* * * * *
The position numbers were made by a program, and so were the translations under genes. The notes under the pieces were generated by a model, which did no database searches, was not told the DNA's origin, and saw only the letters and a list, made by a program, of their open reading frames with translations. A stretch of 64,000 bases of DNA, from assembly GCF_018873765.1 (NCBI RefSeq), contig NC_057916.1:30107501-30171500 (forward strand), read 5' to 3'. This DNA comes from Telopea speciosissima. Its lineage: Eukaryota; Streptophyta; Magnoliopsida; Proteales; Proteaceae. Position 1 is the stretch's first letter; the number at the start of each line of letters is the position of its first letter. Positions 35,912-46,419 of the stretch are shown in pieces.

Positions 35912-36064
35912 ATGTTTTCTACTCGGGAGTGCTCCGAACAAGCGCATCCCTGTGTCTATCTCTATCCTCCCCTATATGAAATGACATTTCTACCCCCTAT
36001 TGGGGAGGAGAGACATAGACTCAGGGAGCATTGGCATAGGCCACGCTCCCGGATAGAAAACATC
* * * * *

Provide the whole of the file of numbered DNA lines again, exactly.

The position numbers were made by a program, and so were the translations under genes. The notes under the pieces were generated by a model, which did no database searches, was not told the DNA's origin, and saw only the letters and a list, made by a program, of their open reading frames with translations. A stretch of 64,000 bases of DNA, from assembly GCF_018873765.1 (NCBI RefSeq), contig NC_057916.1:30107501-30171500 (forward strand), read 5' to 3'. This DNA comes from Telopea speciosissima. Its lineage: Eukaryota; Streptophyta; Magnoliopsida; Proteales; Proteaceae. Position 1 is the stretch's first letter; the number at the start of each line of letters is the position of its first letter. Positions 35,912-46,419 of the stretch are shown in pieces.

Positions 35912-36064
35912 ATGTTTTCTACTCGGGAGTGCTCCGAACAAGCGCATCCCTGTGTCTATCTCTATCCTCCCCTATATGAAATGACATTTCTACCCCCTAT
36001 TGGGGAGGAGAGACATAGACTCAGGGAGCATTGGCATAGGCCACGCTCCCGGATAGAAAACATC